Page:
Australians use their phones more than anyone else in the world

Deloitte’s latest Technology, Media and Telecommunications Predictions report predicts that 90% of Aussies will own a smartphone by the end of this year. 

It will, however, take the rest of the world another five years to catch up to that kind of mobile use, with Deloitte suggesting 90% of the global population will be using smartphones by 2023.

With so many of us using mobiles these days, it should come as no surprise that 41% of Australian adults worry they’re using their smartphones too much. According to Deloitte’s report, the land Down Under will soon overtake the global prediction of 45% of adults worrying about smartphone addiction.

Data usage in Australia is also through the roof – the Australian Communications and Media Authority (ACMA) reported that data consumption rose by 43% in 2017. Deloitte adds to that by reporting that 50% of Aussies invariably end up exceeding their data allowance.

“In the short term we expect to see telcos reducing broadband prices, removing the incentive to go mobile-only,” said Kimberly Chang, senior leader at Deloitte Digital. “In the longer term, however, a population powered by mobile data is a real possibility as unlimited mobile data plans enter and compete in the market.”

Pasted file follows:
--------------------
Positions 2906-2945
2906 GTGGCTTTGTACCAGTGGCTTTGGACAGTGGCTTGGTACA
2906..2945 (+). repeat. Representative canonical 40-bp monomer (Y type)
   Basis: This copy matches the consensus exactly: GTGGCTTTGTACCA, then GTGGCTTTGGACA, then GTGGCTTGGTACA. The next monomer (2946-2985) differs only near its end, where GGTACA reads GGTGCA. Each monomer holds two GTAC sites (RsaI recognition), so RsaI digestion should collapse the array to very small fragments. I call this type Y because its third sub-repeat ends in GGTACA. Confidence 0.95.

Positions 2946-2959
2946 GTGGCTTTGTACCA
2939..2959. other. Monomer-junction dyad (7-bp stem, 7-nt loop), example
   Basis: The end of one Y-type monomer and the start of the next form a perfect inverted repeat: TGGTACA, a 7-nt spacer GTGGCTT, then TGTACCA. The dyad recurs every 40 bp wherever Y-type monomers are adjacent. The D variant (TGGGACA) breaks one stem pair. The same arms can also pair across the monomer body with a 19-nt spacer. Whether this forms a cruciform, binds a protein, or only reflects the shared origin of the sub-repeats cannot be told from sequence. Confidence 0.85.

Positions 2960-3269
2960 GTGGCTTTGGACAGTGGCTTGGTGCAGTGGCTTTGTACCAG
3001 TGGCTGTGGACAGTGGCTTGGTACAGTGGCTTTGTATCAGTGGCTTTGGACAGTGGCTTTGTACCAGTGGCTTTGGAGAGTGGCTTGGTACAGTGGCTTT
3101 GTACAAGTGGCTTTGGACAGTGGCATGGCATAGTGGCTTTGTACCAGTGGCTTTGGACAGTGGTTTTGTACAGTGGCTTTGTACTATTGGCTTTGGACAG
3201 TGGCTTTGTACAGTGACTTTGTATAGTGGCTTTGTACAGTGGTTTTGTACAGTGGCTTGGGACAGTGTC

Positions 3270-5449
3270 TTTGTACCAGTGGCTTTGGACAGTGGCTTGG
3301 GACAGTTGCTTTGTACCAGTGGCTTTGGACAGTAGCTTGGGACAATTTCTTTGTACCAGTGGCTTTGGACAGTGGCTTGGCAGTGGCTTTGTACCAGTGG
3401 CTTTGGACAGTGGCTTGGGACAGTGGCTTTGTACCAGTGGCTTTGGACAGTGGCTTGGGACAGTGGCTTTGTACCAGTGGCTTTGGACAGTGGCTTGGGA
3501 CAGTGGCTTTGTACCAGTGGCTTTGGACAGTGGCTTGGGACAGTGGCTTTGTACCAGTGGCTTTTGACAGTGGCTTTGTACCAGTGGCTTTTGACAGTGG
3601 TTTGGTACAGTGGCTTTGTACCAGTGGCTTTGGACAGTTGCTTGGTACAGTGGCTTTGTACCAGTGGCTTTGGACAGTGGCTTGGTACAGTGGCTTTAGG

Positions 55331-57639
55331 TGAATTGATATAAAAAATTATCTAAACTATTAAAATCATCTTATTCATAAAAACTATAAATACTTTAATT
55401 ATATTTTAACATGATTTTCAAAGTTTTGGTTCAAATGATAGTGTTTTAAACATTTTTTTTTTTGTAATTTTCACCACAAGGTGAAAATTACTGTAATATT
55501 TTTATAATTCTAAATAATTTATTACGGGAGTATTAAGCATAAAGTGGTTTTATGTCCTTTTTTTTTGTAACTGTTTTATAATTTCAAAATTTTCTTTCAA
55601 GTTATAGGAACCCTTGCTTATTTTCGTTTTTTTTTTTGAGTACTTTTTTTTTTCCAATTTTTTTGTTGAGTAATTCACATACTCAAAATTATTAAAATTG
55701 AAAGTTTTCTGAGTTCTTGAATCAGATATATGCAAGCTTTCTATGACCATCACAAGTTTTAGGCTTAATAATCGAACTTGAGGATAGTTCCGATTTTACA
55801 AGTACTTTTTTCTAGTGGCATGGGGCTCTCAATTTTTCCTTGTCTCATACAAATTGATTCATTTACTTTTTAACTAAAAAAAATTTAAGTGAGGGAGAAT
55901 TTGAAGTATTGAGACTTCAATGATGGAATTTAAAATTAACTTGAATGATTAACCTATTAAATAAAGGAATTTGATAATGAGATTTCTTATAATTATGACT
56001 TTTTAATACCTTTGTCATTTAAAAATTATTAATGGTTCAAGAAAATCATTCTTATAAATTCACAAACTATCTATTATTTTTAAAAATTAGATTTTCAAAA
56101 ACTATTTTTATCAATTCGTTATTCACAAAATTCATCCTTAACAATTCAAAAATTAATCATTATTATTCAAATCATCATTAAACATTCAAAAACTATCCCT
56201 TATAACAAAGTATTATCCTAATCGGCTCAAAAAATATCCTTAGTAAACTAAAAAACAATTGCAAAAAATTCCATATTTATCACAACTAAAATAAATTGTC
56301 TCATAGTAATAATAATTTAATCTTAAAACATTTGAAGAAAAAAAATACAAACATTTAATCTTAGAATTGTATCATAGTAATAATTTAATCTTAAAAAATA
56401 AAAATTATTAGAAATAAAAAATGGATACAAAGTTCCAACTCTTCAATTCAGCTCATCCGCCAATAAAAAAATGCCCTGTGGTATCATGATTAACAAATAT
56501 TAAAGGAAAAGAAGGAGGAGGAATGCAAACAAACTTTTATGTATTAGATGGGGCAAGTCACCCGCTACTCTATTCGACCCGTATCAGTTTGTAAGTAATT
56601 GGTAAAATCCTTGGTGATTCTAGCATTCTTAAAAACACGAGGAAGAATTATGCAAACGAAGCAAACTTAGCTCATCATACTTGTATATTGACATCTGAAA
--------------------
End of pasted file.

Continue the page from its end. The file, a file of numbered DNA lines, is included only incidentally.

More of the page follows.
Sharmishta Sarkar
Managing Editor (APAC)

Sharmishta is TechRadar's APAC Managing Editor and loves all things photography, something she discovered while chasing monkeys in the wilds of India (she studied to be a primatologist but has since left monkey business behind). While she's happiest with a camera in her hand, she's also an avid reader and has become a passionate proponent of ereaders, having appeared on Singaporean radio to talk about the convenience of these underrated devices. When she's not testing camera kits or the latest in e-paper tablets, she's discovering the joys and foibles of smart home gizmos. She's also the Australian Managing Editor of Digital Camera World and, if that wasn't enough, she contributes to T3 and Tom's Guide, while also working on two of Future's photography print magazines Down Under.